Michigan Highways: Since 1997.

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M-22 & M-109 junction route signage in Glen Arbor, Michigan

Historic US-27

Historic US-27On Page 1: Historical Overview
On Page 2: Year-by-Year History | Additional Information

US-27 is the latest mainline U.S. Highway to be decommissioned within Michigan, the sixth of six. However, unlike many of the other decommissioned U.S. Highways, US-27 had not been superseded by an Interstate (or other route designation) over much or all its length. Indeed, it was US-27's own "child route," US-127, which replaced much of it upon decommissioning!

Historical Overview

US-27 is a route that, can be said, developed later in its life and became more important as time went on. Like its westerly and easterly U.S. route neighbors, US-131 and US-23, US-27 was originally designated as a somewhat minor route (relative to other U.S. Highways) up the middle of Michigan's Lower Peninsula, with the only major city it traversed being the state capital of Lansing. As an illustration, the Michigan State Highway Department paved M-78, the route connecting Lansing with Battle Creek, much earlier than it did US-27 south of Charlotte through Marshall and Coldwater.

While other U.S. highways across Michigan received much more attention early on, like US-12 (the Detroit-Chicago route), US-112 (the "other" Detroit-Chicago route via the Great Sauk Trail), US-10 (the Detroit-Flint-Saginaw route), US-25 (the Toledo-Detroit-Port Huron route) and US-16 (the Detroit-Lansing-Grand Rapids route) and were correspondingly upgraded, US-27 developed over the decades into a major north-south route through the state. So much so that the Michigan State Highway Dept petitioned the American Association of State Highway Officials (AASHO) in the late 1950s to remove the proposed Kalamazoo-to-South Bend Interstate and replace it with a northerly extension of I-69 leading northerly from Fort Wayne. This I-69 extension would roughly follow the path of US-27 past Coldwater to Marshall. Soon after, an Interstate extension from Marshall via Charlotte to Lansing was granted and even more of the US-27 corridor found itself on the Interstate system.

From Lansing northerly, US-27 had been improved in the late-1940s and early-50s first to St Johns then on to Ithaca as a divided highway. While this was a great improvement, by the time the upgrades got to Ithaca, the highway department decided to push the improvements one step further and upgrade the route to full freeway standards. Thus, from Ithaca northerly past Alma and St Louis, Mount Pleasant, Clare, Houghton Lake and Higgins Lake, US-27 was built to the new Interstate standards, although a few crossroads remained for a few years until they were removed in the early 1960s.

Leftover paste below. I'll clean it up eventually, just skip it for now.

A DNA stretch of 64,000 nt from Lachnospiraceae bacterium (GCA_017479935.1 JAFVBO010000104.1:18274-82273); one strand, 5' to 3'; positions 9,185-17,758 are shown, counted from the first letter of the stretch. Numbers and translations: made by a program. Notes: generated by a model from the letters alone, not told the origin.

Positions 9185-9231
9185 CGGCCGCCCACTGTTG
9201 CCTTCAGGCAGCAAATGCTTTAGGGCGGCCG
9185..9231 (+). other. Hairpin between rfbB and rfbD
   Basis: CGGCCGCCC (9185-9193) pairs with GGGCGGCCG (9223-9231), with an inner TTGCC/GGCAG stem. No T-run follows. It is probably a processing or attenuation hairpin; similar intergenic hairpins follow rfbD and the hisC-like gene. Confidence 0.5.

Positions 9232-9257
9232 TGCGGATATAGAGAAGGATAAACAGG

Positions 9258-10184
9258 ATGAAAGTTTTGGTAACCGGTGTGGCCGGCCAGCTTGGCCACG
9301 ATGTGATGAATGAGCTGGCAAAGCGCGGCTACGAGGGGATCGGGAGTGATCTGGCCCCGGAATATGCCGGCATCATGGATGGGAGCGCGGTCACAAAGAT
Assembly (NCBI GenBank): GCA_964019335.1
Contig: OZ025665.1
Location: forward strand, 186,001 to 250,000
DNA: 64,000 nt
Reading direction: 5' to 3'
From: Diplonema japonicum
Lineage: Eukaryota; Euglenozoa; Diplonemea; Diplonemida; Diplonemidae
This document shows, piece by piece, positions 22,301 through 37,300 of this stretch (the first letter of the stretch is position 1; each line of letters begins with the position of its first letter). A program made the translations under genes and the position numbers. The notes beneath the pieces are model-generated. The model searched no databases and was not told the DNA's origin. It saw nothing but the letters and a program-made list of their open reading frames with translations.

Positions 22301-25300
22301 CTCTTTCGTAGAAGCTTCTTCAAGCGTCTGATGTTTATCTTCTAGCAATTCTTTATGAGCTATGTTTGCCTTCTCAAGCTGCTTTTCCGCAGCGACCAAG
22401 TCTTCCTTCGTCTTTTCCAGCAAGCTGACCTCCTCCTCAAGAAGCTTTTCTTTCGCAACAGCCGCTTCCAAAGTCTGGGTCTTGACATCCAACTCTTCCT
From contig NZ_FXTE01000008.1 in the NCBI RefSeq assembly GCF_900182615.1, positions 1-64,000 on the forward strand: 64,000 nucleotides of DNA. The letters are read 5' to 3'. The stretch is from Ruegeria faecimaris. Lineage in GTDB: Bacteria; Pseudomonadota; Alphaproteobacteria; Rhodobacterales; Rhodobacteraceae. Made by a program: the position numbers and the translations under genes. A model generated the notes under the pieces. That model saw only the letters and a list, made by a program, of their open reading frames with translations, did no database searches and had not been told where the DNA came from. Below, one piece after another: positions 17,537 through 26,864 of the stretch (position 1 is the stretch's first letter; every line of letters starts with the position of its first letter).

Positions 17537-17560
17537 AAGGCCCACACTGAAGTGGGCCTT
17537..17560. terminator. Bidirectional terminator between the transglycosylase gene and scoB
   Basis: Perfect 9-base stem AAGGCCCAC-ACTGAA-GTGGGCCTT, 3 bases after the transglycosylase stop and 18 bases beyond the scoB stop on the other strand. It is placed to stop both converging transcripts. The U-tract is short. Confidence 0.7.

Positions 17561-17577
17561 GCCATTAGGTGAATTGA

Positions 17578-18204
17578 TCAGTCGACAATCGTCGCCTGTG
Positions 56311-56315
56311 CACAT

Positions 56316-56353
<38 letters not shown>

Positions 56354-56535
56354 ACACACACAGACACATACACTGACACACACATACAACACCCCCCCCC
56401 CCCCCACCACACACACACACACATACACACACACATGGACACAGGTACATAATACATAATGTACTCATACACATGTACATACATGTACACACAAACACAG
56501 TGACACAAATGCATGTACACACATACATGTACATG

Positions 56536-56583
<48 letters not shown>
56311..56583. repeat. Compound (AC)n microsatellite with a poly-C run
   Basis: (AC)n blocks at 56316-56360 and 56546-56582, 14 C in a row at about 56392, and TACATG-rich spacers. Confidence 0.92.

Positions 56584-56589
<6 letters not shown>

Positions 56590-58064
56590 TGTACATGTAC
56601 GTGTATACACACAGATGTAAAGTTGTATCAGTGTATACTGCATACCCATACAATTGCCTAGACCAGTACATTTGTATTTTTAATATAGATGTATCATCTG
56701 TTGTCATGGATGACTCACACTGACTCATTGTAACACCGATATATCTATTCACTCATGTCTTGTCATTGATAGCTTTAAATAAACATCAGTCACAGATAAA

Highway signs for US-2 and US-27 on the north end of the Mackinac Bridge in 1957.One of the greatest "achievements" for US-27 was being the first route designation to cross the Mackinac Bridge when it opened in November 1957. While US-31 had crossed the Straits of Mackinac via the state auto ferries from 1927 to 1936 or 1939, when the bridge opened to traffic, state highway officials chose to route US-27 over the bridge from Mackinaw City to a new northern terminus at US-2 west of St Ignace. Both US-23 and US-31 terminated at the southern end of the bridge, while US-27 continued northerly over the span on its own. News reports at the time also noted that when the freeway then under construction between St Ignace and Sault Ste Marie was completed, the US-27 designation was to continue north from the Straits, replacing the US-2 designation in that corridor, to the Soo where it would then terminate. The plans to extend US-27 to Sault Ste Marie were apparently dropped by mid-1958, however, as internal State Highway Dept plans showed that US-2 was to be applied to the new freeway along that route alongside the new I-75 designation. Additionally, US-27's time running over one of the state's most recognizable landmarks was, itself, to be rather short-lived. When additional segments of the so called "Ohio-to-Soo" freeway were completed leading northerly and southerly away from the bridge, the I-75 designation was applied to those segments and to the Mackinac Bridge itself. US-27 then ended, once again, along with US-23 and US-31 at the south end of the bridge. But even that was to be short-lived as well.